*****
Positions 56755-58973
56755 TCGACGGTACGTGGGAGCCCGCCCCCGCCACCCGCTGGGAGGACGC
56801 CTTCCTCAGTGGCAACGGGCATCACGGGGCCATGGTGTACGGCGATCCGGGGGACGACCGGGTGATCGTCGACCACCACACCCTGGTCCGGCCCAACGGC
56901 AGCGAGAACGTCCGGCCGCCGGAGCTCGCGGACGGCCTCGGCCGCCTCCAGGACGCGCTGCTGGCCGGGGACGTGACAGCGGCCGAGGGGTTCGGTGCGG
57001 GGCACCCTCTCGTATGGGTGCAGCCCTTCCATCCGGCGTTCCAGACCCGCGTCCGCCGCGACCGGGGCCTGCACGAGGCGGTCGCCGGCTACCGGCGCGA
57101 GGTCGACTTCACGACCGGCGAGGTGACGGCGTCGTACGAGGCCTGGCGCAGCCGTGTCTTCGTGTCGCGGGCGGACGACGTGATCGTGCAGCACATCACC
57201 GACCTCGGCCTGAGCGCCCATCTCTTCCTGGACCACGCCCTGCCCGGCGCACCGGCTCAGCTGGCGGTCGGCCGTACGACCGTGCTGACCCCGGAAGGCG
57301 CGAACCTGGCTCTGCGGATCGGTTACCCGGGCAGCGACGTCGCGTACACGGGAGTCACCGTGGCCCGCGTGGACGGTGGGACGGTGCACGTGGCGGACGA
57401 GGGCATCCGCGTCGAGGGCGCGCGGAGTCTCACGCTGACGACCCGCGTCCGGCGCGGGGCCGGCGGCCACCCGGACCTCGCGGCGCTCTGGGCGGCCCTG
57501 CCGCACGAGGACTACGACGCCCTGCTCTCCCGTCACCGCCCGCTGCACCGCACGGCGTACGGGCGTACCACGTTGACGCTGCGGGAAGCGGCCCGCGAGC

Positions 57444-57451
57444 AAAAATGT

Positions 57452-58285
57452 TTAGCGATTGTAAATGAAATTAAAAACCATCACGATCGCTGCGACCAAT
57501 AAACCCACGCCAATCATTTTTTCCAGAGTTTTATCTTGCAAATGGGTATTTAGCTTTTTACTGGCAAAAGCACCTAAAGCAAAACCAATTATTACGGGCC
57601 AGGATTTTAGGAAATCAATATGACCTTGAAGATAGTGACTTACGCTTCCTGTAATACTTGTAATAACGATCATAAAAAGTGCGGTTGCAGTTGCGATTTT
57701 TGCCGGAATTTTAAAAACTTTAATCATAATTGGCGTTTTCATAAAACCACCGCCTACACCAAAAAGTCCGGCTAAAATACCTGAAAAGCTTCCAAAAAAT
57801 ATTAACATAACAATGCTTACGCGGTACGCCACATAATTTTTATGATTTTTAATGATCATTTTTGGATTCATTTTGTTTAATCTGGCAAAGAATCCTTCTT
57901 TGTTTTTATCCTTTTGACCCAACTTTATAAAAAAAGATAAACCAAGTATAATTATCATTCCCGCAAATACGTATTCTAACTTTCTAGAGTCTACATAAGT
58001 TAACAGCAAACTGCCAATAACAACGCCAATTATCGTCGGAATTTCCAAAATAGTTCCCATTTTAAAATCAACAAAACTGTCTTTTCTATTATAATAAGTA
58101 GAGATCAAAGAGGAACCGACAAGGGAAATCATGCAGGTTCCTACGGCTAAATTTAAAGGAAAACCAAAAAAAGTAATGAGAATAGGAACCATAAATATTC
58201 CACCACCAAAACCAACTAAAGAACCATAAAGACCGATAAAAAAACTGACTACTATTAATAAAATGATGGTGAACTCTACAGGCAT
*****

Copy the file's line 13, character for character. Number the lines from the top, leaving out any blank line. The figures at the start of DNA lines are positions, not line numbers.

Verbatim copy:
Positions 57452-58285